Hastings man cycles from coast to coast
Lon Peterson dipped the wheel of his bicycle into the Pacific Ocean this summer and 50 days later he finished a 3,670 mile bike ride by dipping his wheel into the Atlantic Ocean. The 57-year-old hospitalist at Regina Hospital spent seven weeks cycling across the country beginning in Astoria, Oregon, to his final destination of Portsmouth, New Hampshire.
“It was a good motivator to try to get more fit again,” Peterson said.
He planned the trip through America By Bicycle (ABB), a company that offers long-distance bicycle touring. He signed up a year before they left and began training. In order to prepare, Peterson said he road his bike almost 3,000 miles in the spring.
This wasn’t Peterson’s first experience at a bike trip. When he was in college, he said he took a bike trip from Colorado back to Minnesota.
“Ever since that time, I thought someday I’d like to do a trip across America,” he said.
Peterson has always been pretty active. He said he used to do lots of running and marathons when he was younger, but he sort of fell out of a regular exercise routine. He decided to use this opportunity to get back into a health and fitness routine. Being in the medical field he said he sees a lot of people who have health issues and may not be able to do something like bike across America. So, he made a decision.
“Don’t wait to do those things you’re passionate about,” he said.
Off they go
Peterson took on this challenge with 32 fellow riders. He didn’t know anyone going into the trip, but he said he met a lot of great people along the way. There were cyclists from Australia, Germany, the Netherlands, Israel, Great Britain and other places in the United States.
The ABB took care of their gear and would provide support and gear stops every 30 miles.
Each day of riding consisted of an average of 80 miles per day. They traveled through the Cascades, the Rockies, and the Appalachian mountains. They went across the continental divide, through southern Wyoming, then the Black Hills and the Badlands. They continued on across the Midwest, took a ferry across Lake Michigan and reached Niagara Falls until reaching their final destination in New Hampshire.
Peterson said after a while, it was easy to get into the routine of biking 5-7 hours per day.
“It was hard, yet there was a great deal of satisfaction because you did it,” he said.
The trip didn’t roll into completion without a few bumps along the way. Peterson said one of the most common problems throughout the trip were flat tires.
“I had five flats during the course of the trip, which was not unusual,” he said.
Those flats were due to a combination of things puncturing the bike tires. Peterson said he had punctures due to glass, goat head thorns and wires from truck tires.
Another challenge of the trip was climbing the mountain passes, but in addition to the physical challenge of that was the mental challenge of the descent. Peterson said people may think it would be easy to coast down a mountain, but that couldn’t be further from the truth.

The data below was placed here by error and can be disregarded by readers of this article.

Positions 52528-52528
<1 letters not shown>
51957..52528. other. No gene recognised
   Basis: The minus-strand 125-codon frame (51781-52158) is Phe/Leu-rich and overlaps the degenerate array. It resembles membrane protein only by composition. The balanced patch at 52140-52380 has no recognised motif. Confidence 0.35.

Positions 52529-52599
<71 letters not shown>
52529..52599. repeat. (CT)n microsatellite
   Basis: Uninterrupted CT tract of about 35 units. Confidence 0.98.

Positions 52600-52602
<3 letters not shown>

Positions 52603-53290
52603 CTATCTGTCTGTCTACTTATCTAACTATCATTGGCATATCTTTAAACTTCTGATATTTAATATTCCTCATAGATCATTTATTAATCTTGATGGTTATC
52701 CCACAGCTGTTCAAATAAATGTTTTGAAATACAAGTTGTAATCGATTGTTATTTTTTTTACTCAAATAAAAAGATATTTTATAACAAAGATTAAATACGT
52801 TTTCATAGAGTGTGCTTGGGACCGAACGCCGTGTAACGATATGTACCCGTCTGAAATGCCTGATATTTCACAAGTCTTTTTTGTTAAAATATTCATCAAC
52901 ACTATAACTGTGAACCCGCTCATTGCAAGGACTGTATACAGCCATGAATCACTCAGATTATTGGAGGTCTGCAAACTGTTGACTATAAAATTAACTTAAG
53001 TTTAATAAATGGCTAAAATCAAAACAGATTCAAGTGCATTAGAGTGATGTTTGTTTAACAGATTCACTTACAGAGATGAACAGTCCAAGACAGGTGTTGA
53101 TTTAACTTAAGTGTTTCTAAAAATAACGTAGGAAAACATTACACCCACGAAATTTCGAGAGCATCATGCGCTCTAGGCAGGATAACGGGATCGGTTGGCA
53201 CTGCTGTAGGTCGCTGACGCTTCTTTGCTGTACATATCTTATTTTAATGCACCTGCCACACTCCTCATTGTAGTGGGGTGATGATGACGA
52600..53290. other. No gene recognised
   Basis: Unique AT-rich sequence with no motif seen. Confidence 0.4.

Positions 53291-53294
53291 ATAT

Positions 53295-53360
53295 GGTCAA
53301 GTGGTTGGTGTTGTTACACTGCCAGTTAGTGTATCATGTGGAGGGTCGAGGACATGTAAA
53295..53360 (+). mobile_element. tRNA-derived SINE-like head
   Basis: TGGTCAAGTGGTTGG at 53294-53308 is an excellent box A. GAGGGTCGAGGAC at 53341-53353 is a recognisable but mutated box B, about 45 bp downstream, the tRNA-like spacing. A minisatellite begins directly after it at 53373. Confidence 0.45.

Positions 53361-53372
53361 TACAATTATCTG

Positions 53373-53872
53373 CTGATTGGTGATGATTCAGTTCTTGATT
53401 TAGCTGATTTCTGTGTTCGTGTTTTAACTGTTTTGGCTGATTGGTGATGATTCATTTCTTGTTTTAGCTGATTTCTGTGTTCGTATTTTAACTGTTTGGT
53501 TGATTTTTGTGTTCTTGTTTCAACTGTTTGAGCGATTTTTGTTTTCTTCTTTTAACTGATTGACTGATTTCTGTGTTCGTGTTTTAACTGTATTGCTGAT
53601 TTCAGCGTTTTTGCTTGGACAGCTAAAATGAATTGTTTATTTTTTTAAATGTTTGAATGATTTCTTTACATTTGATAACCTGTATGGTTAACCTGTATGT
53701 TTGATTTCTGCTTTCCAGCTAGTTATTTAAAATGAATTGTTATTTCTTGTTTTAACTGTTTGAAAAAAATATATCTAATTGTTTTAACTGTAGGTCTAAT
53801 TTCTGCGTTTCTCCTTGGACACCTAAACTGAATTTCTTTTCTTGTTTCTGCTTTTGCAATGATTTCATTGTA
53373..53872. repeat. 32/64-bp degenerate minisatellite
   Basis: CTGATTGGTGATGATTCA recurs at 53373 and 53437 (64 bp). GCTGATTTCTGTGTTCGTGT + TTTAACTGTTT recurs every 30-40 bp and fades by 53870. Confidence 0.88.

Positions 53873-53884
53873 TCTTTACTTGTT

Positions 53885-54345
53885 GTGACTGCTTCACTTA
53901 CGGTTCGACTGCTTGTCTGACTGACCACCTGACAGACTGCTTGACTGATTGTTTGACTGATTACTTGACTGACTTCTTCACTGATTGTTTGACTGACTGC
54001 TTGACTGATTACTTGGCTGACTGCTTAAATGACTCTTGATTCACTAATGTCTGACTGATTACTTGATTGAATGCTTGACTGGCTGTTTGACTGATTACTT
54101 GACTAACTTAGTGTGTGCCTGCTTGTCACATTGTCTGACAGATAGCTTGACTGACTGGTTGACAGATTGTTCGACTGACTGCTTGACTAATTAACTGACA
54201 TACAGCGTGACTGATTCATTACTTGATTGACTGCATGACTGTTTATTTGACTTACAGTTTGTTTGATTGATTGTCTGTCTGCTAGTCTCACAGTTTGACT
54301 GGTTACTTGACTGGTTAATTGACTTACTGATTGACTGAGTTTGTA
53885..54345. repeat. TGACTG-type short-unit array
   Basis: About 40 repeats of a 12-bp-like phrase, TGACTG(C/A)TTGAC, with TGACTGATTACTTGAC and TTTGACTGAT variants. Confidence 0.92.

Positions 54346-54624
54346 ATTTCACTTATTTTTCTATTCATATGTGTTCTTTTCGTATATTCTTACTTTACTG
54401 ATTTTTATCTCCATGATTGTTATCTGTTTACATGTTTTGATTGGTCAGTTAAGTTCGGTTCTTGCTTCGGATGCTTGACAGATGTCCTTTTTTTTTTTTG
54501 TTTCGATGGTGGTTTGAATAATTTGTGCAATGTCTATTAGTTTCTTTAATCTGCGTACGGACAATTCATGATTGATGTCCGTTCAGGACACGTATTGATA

“You had to be so focused going down because you are going 30 to 40 miles per hour, you can’t ride your brakes because your rims will heat up and potentially blow your tires,” he said.
In addition, the cyclers had to focus on staying on a narrow passage. Traffic was next to them, there was sometimes debris in the road and the crosswinds played a factor too.
“You’re going relatively fast on a narrow strip with traffic beside you and you’re having to control your speeds,” Peterson said.
Finally, the weather was a challenge. There were warm days in the summer during the beginning of the trip in places like Oregon, but Peterson said there were a couple days in the midwest region where the heat index was very high and he had signs of heat exhaustion.
A team effort
Peterson said he learned a lot about cycling through his trip across the country. One of the major things he learned was that cycling is a team sport. There were times throughout the trip when he would ride in a pace line to draft the wind. He would ride with maybe four bikers in a line and they would take turns breaking the wind as the front cycler. By the end he said he felt like the riders on the trip became a family.
Police officers escorted Peterson and the rest of the riders at the end of their ride as they approached the beach in New Hampshire. He said they all recognized it was something really great.
“It becomes kind of an emotional thing at the end when you realize (it’s the finish),” he said, “it kind of chokes you up at the end when you’re actually there.”
Peterson said he felt really lucky to be at the finish because there were so many things that could have prevented him from getting there such as an injury, a fall or some other reason. He also attributes the accomplishment to his good health, family support and the support of the his colleagues.